MCD is sub-classified based on the presence or absence of human herpesvirus-8 (HHV-8). If a patient’s lymph node or blood sample is found to be HHV-8 positive, then he/she is considered to have HHV-8-associated MCD. HHV-8-associated MCD patients are often also HIV-positive, but there are also HIV-negative individuals with HHV-8-associated MCD. If the patient is HIV-negative and his/her lymph node and blood sample are HHV-8-negative, that patient is considered to have HHV-8-negative or idiopathic MCD (iMCD). (The term “idiopathic” is often given to diseases for which the cause is unknown.)

The "histopathological subtype," such as hyaline vascular, plasmacytic, mixed, and plasmablastic, refers to how the patient’s lymph node appears under a microscope when it’s biopsied. However, it means very little for determining prognosis and treatment. Different pathological features can be found in the same patient and these features can change. The most important distinctions are:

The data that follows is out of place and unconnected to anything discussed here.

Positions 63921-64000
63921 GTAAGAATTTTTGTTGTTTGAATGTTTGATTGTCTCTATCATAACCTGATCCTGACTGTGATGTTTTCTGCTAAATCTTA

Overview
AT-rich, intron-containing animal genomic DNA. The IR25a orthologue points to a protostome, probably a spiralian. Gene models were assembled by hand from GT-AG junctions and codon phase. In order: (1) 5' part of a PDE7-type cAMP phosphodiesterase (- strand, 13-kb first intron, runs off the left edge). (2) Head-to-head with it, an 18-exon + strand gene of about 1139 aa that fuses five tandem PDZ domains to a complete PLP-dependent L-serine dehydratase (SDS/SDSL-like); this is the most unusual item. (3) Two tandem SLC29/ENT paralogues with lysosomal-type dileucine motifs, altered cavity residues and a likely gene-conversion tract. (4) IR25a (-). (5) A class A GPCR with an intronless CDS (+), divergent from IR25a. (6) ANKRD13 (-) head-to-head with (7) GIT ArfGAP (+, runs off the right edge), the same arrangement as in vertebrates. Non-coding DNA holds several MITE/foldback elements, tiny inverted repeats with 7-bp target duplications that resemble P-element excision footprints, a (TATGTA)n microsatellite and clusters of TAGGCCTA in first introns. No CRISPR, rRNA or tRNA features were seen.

1. Is there one enlarged lymph node (UCD) or many enlarged lymph nodes in multiple regions of the body (MCD)?

  2. If MCD, is the patient HHV-8-positive or HHV-8-negative?
 

 

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3. What causes Castleman disease?

Very little research had been done into CD prior to 2012 when the CDCN was founded. Therefore, very little is known about how it works.

HHV-8-associated MCD is cause by an infection with HHV-8 (human herpesvirus-8) that gets out of control. Many of these patients' immune systems have been significantly compromised or suppressed by HIV infection or another cause of immunodeficiency (e.g., a genetic disorder, immunosuppressive medications) that predisposes the patient to the HHV-8 infection getting out of control. HHV-8 then replicates in the lymph nodes and signals for the release of an excessive amount of cytokines, such as interleukin-6 (IL-6). In all healthy individuals, cytokines, including IL-6, are used by the immune system to fight infections and keep the body healthy. However, when too many cytokines are released (hypercytokinemia), an overabundance of inflammatory cells are signaled to replicate and organs are damaged by the immune activation. The virus initiates and drives the production of molecules that lead to flu-like symptoms, lymph node enlargement, drops in blood counts, and dysfunction of vital organs, such as the kidneys, liver, heart, and lungs.